In this paper, we explore the features of social innovation that contribute to its success and unpack the challenges of undertaking research within the context of community-driven social innovation. We posit the notion that research needs to be in service to the community and to social innovation, and therefore requires innovation in approaches and design in order to balance rigour against the realities of working with, and responding to, community-driven demand. We also present suggestions for practices that researchers and social innovators could adopt to build and maintain mutually beneficially collaborations.

Conceptualising social innovation in health

Phills et al. [3] describe social innovation as “a novel solution to a social problem that is more effective, efficient, sustainable, or just than existing solutions and for which the value created accrues primarily to society as a whole rather than private individuals”. The arenas of healthcare, education, and environmental sustainability have been ripe areas for innovation [4]. Whilst the creation of locally designed solutions is not a new phenomenon, technological advancements and increasing globalisation have facilitated major leaps in the scale and impact of solutions.

Social innovations are wide ranging, encompassing products, services, behavioural practices, and models or policies. Many are a combination of these. Innovations do not have to be new inventions, or new to the world, but their deployment should be novel either to the beneficiary group or in the way in which they are applied. For example, Riders for Health [5], uses a very familiar product — a motorcycle — to address major challenges in last-mile health delivery, particularly for rural communities. Working with ministries of health, Riders for Health teaches community health workers how to ride motorbikes, as well as basic maintenance and repair skills. Riders also provide transportation services for both medical necessities and people. Now operational in eight countries, each country team operates as an independent organisation with the flexibility to adapt to local contexts and needs. ICHAPP, a Brazilian Indigenous Community Health Agent Professionalisation Programme [5], aims to improve health care services in remote indigenous communities by blending traditional practices and cultural beliefs with biomedical approaches. As well as recognising communities’ contextual realities, the accompanying training and certification programme for indigenous community health agents has enabled them to receive a salary for their work. In both these cases, innovations were developed with and adapted to the needs of beneficiary communities, illustrating the social orientation of social innovation in ‘both ends and means’ [6].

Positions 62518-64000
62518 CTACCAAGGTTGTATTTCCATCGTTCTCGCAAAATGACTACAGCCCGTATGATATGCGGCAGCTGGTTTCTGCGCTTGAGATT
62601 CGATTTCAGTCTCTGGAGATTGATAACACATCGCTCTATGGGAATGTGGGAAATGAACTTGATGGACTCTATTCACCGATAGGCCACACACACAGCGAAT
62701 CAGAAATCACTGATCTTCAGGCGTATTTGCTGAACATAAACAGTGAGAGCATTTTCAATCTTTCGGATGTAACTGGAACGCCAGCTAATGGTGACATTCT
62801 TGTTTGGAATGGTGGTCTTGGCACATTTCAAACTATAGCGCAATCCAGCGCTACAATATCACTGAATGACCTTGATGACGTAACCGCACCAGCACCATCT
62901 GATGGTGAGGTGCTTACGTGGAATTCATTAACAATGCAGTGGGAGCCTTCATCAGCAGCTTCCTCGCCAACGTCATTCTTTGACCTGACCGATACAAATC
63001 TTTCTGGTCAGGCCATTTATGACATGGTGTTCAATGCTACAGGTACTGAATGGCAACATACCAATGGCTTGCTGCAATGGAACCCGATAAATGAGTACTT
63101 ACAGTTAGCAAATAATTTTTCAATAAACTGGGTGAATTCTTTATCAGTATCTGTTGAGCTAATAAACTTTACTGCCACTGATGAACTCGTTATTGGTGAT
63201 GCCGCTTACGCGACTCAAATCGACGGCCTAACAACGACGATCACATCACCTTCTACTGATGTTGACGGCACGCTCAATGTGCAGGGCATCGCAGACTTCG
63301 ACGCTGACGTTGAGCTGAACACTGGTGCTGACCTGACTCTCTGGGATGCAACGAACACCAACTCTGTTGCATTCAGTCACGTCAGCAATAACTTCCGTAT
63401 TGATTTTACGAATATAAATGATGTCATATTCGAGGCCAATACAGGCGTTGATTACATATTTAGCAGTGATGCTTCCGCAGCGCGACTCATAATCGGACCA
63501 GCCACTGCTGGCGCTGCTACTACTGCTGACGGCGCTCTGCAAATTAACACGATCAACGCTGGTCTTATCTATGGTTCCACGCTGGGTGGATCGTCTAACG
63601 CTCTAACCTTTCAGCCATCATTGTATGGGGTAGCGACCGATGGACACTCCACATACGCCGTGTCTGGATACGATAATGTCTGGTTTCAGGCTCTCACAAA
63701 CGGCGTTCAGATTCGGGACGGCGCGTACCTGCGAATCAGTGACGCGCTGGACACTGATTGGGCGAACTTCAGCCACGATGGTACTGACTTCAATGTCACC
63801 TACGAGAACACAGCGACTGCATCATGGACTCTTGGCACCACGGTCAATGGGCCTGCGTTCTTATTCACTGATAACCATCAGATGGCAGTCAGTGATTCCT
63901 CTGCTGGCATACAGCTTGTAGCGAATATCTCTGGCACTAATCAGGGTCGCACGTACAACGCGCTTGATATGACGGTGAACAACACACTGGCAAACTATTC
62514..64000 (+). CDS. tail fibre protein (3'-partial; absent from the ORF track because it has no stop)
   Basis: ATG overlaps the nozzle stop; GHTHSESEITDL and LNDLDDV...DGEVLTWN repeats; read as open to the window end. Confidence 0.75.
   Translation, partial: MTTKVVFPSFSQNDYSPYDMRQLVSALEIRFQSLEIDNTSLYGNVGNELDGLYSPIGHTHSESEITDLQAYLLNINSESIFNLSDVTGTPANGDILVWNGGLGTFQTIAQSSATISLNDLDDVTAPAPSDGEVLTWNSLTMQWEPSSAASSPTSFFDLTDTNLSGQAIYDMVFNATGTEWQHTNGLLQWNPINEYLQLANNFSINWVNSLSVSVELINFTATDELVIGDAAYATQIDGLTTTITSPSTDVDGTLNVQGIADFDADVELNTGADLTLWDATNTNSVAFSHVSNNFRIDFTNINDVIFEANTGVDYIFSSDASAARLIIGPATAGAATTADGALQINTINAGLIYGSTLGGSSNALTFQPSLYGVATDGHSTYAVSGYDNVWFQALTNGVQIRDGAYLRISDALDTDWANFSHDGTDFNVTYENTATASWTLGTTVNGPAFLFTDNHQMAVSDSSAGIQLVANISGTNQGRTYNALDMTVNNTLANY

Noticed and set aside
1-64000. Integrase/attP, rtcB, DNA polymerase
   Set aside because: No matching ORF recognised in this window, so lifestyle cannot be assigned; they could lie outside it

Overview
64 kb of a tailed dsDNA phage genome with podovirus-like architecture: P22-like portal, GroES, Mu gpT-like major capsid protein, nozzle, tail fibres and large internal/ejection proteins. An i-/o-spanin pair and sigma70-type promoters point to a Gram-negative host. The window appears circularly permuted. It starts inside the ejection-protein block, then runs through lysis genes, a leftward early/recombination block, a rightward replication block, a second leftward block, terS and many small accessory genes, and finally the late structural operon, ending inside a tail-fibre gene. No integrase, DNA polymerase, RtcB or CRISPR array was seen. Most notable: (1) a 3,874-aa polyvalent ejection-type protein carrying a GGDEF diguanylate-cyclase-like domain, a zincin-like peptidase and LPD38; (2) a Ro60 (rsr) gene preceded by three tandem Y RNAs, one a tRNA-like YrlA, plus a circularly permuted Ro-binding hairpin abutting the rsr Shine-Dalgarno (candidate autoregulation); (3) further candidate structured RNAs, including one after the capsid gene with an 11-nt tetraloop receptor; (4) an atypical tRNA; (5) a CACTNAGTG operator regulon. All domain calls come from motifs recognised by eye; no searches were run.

Community engagement and social innovation

Community engagement has been conceptualised in a number of different ways from Arnstein’s seminal Ladder of Participation [7] to Reed’s more recent Wheel of Participation [8]. They all seek to address three common features of engagement: 1) Why? What are the motivations for engagement, be they pragmatic (better outcomes), normative (an expectation that stakeholders/publics should participate in major decisions that affect them), or to enhance trust in decision-making processes?; 2) How is the engagement being carried out? Methods are often presented along a continuum of engagement from communicating information, consulting for feedback, to collaboration and co-production; and, 3) Who is the initiating party? Is the engagement being driven from the bottom-up, or is top-down?

Historically, the underlying rationale for adopting community engagement approaches has been inherently value-laden. Arnstein’s ‘ladder of citizen participation’ [7] presents the degree of co-operation and participation between different actors with two rungs of non-participation at the base, followed by three rungs of tokenism, and finally three levels of citizen power. The visual of a ladder combined with Arnstein’s focus on the potential power (im)balances between different stakeholders implies a scale of ‘bad’ to ‘good’ engagement. This perspective is rooted in the deployment of community engagement in situations where power dynamics are unequal and community mobilisation serves as a form of activism. Social innovation, by its very nature, is accommodating of bottom-up endeavours. However, it would be naïve to imply that power imbalances do not occur. They may be driven by factors including unequal availability of resources, access, and expertise. When the type or number of stakeholders engaged in social innovation expands, especially with the introduction of experts, e.g. researchers, or influential stakeholders, power dynamics are likely to come into play. However, there are many ways in which communities and other stakeholders can engage, and methods to deploy, that aim to flatten power hierarchies. These range from individual reflexive practices in which participants consider their own biases and privileges, to facilitation techniques that provide space for debate and accommodate different modes of participation. Depending on the nature of the project and the needs, wants, and other commitments of communities, ‘shallower’ levels of engagement, such as consultation’ may be appropriate or even desired.